They are condenser microphones used in a special kind of room, designed to pick up sounds reflected off a surface.
It is use when multiple instruments are getting recorded at a time. This microphone can also use when people want to catch sound produce in a particular type of room.
Like a condenser microphone, a boundary microphone requires phantom power too.
This microphone has a thin ribbon of aluminum instead of plastic as a diaphragm, hence its name as ribbon Microphone. These mics share similar properties with dynamic mics, hence no difference between both.
Ribbon Microphones are no more common these days. They are expensive, also brittle. They are too sensitive that even a light breeze could damage one.
Difference between small and large diaphragm.
The diaphragm is used to vibrate when a sound wave hits it, mentioned earlier.
While buying a condenser microphone, you may come across a large diaphragm or small diaphragm. But what is the difference and which one to opt for while making a purchase?
Understand easily, a large diaphragm is better at picking up lower frequencies of the sound wave due to its size. While the small diaphragm is at its best at capturing higher frequencies.
Your choice must base on your needs, what you will be recording. If your goal is to record mainly vocals, then go for a microphone with a large diaphragm. But if you need to capture high-pitched violin or flute then switching to a small-diaphragm may be the best decision you could make.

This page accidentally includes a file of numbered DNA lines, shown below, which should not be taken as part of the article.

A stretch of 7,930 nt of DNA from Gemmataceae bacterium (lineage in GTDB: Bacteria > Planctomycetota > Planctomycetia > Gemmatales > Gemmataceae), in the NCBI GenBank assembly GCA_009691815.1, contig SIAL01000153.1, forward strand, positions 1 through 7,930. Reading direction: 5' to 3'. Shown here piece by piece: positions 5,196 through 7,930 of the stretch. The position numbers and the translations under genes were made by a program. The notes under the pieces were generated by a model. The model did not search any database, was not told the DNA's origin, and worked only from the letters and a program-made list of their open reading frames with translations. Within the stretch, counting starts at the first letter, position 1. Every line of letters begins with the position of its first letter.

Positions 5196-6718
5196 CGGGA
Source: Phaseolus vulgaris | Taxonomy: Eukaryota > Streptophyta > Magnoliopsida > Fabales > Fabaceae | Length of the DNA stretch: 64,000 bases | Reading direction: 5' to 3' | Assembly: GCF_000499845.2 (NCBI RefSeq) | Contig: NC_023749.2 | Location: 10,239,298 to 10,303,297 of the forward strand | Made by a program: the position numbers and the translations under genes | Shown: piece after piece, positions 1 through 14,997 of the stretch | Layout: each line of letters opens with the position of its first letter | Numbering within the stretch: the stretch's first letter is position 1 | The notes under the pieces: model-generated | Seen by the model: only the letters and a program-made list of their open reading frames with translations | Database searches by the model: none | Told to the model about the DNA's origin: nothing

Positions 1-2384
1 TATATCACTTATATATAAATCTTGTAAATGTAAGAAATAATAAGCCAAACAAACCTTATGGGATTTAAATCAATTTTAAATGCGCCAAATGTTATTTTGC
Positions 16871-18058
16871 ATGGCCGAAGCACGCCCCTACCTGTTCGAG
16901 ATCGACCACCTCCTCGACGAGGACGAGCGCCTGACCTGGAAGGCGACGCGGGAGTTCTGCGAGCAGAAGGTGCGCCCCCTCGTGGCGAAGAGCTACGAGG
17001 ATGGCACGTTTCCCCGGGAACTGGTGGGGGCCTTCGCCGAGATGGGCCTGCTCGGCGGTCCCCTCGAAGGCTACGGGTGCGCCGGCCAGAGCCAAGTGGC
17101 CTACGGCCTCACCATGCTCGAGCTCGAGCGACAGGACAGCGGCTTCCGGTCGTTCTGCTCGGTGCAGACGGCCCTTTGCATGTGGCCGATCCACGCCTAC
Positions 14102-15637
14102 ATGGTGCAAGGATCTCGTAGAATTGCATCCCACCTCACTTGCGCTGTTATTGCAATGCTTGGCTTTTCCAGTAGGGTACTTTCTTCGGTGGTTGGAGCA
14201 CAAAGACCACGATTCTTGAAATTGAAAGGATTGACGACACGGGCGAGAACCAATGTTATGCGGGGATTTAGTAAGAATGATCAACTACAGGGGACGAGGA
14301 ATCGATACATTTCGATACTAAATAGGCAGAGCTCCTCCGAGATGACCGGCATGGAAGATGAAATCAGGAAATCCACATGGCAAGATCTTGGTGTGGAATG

Omnidirectional Vs cardioid
While shopping, you may face very confusing words, quite difficult to conquer. Those confusing words are omnidirectional and cardioid.
It's not such difficult to understand. First, guess what you think? The answer lies in names. Ok, let it be, I will explain. Omnidirectional means the microphone captures sound all from it's surrounding. A cardioid microphone captures sound directly from the face of the source.
When you are looking for recording sounds of instruments/ voice along with the sound of the room, boom, Omnidirectional mics will work great for you.
If your purpose is to record the direct sound of instruments, cardioid mics are great. They will only record the sound of instruments to which it's facing, not the sound of another instrument crashing around it.
Hope, this article will help you to understand the different types of microphone. It could help you make better decisions while making purchases.